They want to blame it all on the charismatics, and especially the faith teachers. But the charismatics, the faith teachers, and the “word of faith” movement are not the most relevant. Jesus Christ is their problem. The only reason the faith teachers seem to be a problem is because they bring attention to what Jesus said about faith, healing, prosperity, miracles, the Holy Spirit, and such things, although admittedly with impurity. This makes traditional believers look very bad, because it exposes their defiance against Christ and their rejection of the gospel. To them, blasphemy against the Holy Spirit is not the unpardonable sin. Making them look bad is the unpardonable sin.

Throw all the faith teachers to hell, and you still need to deal with Jesus. Throw all the charismatics to hell, and you will need to deal with someone even more extreme than all of them put together. Throw all the “word of faith” teachers to hell, and you still need to come up with something better. Given what the Bible teaches, the only way to come up with a better doctrine is to come up with a more extreme doctrine. If your theology of faith is not as extreme as Jesus stated it, then it is by definition not a Christian theology of faith. The critics of faith theology, the heresy hunters, should be hunting down their own kind. They should spend all their time ruining their own lives.

The theology of Christ is a theology of extreme power. Anything else is not a Christian theology. Jesus not only taught it, but he also did it. If Jesus said I can have the moon, I am not going to say that a preacher is too extreme for teaching that I can have a marble. What excess? What heresy? The error is that his teaching promises too little. And yours is even worse.

Some people can endure only so much Jesus. Too much Jesus and they start to cry. They get angry. They want Jesus to be their religious mascot. They want a Jesus that is smaller than what they can believe, not bigger. They want a Jesus that they can exploit to impress people with their scholarship, but not a Jesus that is more impressive to people than their scholarship. They want a Jesus that can give them materials to make funny images and sarcastic comments on social media posts. That’s all he is good for. They do not want a Jesus who will rebuke them for having too little faith. They do not want a Jesus who tells them to talk to trees and mountains, to rebuke sickness to remove suffering, to proclaim prosperity to feed the people. They do not want a Jesus who tells them that they can have what they say, so that it is their fault when they experience defeat.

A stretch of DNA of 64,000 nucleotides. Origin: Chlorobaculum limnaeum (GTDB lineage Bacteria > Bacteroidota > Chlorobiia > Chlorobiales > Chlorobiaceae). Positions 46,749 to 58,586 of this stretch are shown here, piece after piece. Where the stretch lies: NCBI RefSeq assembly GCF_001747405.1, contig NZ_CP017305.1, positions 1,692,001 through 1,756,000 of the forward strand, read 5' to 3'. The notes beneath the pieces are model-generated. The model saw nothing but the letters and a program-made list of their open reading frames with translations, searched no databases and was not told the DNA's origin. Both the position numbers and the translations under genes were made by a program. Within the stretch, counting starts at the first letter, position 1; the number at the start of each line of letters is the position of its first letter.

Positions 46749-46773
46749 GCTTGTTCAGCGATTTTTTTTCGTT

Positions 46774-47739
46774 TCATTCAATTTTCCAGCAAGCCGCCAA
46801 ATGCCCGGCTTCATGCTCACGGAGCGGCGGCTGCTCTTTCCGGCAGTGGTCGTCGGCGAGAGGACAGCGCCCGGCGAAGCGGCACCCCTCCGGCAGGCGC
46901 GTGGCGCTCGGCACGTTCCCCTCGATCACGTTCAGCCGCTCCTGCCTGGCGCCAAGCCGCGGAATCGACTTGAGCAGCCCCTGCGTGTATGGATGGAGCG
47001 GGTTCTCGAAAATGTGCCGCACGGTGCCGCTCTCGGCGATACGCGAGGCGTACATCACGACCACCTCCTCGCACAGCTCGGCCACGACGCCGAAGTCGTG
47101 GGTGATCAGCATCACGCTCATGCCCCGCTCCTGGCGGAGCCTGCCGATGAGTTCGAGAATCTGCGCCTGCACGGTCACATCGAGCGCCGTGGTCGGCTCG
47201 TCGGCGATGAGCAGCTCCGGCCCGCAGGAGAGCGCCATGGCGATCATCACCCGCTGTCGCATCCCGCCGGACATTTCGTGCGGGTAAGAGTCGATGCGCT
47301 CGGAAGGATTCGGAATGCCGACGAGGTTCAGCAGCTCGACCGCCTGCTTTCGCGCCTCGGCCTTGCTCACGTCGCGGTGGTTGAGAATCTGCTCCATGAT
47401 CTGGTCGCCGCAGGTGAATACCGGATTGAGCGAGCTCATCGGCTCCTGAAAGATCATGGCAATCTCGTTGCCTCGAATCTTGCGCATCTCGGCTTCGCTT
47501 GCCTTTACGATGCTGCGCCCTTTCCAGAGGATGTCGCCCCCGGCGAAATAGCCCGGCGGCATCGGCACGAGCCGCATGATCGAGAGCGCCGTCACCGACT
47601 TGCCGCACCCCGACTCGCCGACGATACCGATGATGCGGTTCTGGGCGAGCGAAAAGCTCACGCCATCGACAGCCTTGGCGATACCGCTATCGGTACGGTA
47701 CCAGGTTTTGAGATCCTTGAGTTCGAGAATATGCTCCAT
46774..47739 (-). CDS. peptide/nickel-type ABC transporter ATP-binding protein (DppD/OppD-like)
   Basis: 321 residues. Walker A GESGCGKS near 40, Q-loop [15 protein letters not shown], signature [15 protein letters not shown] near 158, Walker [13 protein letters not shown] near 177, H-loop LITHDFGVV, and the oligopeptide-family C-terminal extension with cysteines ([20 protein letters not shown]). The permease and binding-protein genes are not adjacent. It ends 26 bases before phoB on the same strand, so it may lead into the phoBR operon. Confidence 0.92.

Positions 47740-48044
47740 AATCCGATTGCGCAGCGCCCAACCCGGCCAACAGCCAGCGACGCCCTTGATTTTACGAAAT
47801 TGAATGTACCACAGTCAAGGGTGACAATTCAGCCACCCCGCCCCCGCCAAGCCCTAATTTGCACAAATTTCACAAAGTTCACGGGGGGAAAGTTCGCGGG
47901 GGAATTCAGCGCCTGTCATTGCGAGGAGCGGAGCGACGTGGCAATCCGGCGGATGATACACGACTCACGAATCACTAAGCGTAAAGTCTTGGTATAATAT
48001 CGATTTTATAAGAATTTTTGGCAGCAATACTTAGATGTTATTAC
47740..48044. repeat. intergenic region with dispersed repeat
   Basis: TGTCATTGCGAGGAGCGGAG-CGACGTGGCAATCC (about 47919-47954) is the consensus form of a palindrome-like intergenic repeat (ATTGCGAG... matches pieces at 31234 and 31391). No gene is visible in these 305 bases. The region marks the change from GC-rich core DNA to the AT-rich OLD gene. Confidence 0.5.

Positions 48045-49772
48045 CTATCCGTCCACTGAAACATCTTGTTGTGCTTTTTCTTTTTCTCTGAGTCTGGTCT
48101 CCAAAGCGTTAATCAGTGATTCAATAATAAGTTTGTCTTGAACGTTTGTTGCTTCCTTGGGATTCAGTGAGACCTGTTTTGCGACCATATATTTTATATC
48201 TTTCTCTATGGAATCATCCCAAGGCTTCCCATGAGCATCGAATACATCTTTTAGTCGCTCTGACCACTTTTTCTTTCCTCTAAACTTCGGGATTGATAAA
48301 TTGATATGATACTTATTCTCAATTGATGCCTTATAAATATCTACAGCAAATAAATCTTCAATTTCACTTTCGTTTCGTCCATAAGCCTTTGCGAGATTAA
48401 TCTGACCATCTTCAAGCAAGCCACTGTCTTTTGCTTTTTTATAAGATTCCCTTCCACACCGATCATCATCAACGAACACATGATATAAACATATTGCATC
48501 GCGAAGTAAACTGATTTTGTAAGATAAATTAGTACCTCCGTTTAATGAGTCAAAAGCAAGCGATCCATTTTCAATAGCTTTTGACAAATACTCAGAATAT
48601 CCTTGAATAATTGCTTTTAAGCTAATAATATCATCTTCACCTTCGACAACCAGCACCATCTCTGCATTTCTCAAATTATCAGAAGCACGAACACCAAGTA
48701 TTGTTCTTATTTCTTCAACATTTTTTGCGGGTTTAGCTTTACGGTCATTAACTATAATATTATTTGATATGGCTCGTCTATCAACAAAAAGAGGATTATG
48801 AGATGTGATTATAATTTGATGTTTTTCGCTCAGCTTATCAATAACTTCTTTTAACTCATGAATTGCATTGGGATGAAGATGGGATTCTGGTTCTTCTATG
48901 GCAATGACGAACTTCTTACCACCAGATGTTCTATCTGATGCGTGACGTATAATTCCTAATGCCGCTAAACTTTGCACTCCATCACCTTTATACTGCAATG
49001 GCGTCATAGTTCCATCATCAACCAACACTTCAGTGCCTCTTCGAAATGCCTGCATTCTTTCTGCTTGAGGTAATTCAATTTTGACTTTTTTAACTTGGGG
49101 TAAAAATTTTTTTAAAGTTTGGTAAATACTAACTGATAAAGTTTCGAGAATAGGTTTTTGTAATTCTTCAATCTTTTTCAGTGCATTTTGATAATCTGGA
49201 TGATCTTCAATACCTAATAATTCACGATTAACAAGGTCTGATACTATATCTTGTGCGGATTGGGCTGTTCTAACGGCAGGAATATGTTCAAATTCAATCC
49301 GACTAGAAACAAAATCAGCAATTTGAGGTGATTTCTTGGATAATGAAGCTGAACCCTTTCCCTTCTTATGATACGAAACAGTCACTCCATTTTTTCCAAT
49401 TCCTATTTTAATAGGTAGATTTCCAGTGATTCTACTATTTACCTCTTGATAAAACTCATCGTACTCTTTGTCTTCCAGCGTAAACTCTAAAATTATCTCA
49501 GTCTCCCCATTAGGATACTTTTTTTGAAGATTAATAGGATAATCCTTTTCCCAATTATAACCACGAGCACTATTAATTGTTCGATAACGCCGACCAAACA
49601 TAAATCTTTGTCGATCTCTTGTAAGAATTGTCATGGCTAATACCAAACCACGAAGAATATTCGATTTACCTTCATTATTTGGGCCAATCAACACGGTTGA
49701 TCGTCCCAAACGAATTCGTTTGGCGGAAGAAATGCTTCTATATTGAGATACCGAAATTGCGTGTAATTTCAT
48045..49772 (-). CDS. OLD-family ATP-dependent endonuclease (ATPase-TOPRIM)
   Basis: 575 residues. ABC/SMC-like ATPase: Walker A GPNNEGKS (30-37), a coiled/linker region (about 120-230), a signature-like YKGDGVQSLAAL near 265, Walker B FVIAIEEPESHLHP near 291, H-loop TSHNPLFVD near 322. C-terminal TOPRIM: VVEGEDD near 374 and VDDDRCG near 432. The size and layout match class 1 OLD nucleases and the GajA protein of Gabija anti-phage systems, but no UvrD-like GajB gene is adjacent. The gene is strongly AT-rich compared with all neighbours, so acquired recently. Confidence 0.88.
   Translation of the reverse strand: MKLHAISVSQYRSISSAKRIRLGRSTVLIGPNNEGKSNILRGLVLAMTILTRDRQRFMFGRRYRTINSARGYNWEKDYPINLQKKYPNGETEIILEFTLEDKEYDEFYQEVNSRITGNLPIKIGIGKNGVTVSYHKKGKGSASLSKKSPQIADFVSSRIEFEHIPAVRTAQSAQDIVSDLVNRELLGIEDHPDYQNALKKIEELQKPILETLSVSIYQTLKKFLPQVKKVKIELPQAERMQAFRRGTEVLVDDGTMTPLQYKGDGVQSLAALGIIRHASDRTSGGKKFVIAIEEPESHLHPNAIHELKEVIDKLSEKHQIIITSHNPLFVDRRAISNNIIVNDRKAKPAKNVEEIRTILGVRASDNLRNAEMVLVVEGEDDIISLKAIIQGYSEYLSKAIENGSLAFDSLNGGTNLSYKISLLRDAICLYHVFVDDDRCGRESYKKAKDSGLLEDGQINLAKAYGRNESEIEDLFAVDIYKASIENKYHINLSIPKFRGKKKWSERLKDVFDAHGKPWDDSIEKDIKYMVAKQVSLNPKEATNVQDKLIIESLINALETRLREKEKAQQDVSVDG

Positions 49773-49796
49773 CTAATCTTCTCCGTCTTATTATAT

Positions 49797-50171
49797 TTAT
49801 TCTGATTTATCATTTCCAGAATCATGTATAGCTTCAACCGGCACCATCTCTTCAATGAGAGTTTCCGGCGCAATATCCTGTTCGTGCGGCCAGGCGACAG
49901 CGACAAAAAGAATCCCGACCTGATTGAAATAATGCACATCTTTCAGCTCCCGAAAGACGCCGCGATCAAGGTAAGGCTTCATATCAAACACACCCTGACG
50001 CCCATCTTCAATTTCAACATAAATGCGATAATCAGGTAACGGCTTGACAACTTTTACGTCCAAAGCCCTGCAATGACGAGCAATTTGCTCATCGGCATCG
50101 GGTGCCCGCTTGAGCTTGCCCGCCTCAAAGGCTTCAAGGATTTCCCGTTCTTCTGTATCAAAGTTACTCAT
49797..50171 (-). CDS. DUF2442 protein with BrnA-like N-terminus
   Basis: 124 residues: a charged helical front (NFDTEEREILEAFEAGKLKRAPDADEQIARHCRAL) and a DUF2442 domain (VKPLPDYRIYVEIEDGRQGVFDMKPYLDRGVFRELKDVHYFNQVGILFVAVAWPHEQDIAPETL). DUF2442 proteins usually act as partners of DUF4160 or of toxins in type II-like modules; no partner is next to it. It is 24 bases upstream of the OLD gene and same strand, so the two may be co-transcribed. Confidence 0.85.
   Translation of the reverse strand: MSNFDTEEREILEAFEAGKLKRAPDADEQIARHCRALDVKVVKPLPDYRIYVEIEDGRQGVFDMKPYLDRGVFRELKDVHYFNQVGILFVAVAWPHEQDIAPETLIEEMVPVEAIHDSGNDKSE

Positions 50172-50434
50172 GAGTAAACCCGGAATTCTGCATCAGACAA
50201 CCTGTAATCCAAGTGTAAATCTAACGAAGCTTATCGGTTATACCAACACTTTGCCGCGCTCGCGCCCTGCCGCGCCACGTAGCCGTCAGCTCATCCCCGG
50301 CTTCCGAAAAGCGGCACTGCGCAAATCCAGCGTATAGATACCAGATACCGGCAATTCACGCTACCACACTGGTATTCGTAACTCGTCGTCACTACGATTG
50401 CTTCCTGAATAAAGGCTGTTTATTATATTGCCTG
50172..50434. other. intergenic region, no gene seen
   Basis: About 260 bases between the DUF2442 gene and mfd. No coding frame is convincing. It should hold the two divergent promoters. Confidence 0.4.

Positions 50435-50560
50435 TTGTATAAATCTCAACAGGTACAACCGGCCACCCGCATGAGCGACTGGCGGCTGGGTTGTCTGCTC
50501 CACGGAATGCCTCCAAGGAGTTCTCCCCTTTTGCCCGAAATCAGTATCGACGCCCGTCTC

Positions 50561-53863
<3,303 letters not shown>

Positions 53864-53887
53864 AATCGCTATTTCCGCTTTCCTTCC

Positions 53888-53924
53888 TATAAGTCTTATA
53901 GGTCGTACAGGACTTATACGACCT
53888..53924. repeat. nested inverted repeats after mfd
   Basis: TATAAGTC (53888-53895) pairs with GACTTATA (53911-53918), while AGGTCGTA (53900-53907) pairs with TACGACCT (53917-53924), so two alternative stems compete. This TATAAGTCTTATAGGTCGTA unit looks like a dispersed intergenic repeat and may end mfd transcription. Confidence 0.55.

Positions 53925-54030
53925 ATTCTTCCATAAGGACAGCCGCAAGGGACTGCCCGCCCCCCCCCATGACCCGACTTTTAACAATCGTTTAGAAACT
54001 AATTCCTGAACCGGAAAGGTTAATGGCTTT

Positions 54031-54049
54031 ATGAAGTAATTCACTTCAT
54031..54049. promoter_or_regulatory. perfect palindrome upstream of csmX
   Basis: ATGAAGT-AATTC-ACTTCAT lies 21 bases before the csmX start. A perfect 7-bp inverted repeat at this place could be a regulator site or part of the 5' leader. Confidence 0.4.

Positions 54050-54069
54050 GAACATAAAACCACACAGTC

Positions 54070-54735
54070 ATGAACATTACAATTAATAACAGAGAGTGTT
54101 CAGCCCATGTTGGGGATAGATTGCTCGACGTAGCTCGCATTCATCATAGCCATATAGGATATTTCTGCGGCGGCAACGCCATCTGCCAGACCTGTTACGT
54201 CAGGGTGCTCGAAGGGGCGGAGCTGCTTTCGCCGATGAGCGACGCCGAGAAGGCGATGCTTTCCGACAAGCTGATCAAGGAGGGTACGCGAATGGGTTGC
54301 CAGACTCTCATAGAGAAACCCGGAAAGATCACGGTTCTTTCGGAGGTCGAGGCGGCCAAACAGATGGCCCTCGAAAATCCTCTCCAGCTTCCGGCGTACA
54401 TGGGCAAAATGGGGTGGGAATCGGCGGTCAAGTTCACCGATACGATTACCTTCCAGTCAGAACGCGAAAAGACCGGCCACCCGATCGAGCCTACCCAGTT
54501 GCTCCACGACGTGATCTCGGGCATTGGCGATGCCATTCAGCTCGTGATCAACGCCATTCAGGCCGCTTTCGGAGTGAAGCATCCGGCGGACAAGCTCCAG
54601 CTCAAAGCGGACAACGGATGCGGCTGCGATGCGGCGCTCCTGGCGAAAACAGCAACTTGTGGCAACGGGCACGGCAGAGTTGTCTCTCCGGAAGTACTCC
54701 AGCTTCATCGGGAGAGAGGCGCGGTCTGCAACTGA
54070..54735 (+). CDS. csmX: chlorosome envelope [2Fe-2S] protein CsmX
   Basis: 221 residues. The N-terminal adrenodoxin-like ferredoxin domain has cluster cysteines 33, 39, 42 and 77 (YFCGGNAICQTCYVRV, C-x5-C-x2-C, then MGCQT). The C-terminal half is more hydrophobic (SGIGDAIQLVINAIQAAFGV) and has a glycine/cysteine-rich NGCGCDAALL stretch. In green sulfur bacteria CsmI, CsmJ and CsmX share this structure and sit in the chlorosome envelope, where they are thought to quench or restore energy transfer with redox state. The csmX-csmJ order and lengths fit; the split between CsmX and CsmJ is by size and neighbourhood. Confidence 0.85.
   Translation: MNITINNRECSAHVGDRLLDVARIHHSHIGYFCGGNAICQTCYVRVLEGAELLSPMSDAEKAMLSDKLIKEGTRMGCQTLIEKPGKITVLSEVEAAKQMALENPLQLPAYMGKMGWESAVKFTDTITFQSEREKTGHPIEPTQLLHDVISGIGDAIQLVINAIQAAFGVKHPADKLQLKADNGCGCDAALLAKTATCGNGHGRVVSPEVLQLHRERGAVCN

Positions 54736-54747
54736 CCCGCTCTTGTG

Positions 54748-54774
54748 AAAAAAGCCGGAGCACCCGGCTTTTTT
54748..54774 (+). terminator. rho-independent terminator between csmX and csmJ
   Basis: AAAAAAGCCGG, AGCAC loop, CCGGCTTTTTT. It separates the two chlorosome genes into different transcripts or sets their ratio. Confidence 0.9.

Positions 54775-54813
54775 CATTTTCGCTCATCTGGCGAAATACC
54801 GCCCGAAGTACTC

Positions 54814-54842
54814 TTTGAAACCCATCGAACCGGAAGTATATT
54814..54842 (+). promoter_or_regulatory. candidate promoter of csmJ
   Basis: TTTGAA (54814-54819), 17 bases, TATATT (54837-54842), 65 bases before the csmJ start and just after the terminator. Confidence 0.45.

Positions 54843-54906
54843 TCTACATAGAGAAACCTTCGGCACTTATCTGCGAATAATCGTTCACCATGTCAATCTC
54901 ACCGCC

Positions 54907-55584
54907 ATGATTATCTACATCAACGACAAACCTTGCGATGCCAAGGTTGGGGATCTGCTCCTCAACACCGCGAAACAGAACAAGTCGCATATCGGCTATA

You think I am talking about someone else? I am talking about you, the Calvinists, the Presbyterians, the Reformed. I am talking about you, the Baptists, Methodists, the Anglicans. I am talking about you, the Pentecostals and the Charismatics. I do not care about your label, or the venerable history of your corrupt tradition. The test is, if you do not believe that you should talk to a tree, or a cancer, or a demon, and tell it what to do, then I am talking about you, because you have a non-Christian worldview. You are intellectually delusional. You want to test people with your stupid creed? I will test you by Matthew 21:21 and crush your creed. You want to cite your idol theologian? I will slap his head off with Mark 11:23. Change your creed to agree with Jesus. Throw your theologian into the dumpster if he does not teach this kind of faith. If Jesus is not your Lord but just your mascot, you will die in your sins and burn in hell. Your church will not save you. Your seminary and denomination are themselves under judgment. And you will die in your sins. Unless you have faith, you will die in your sins.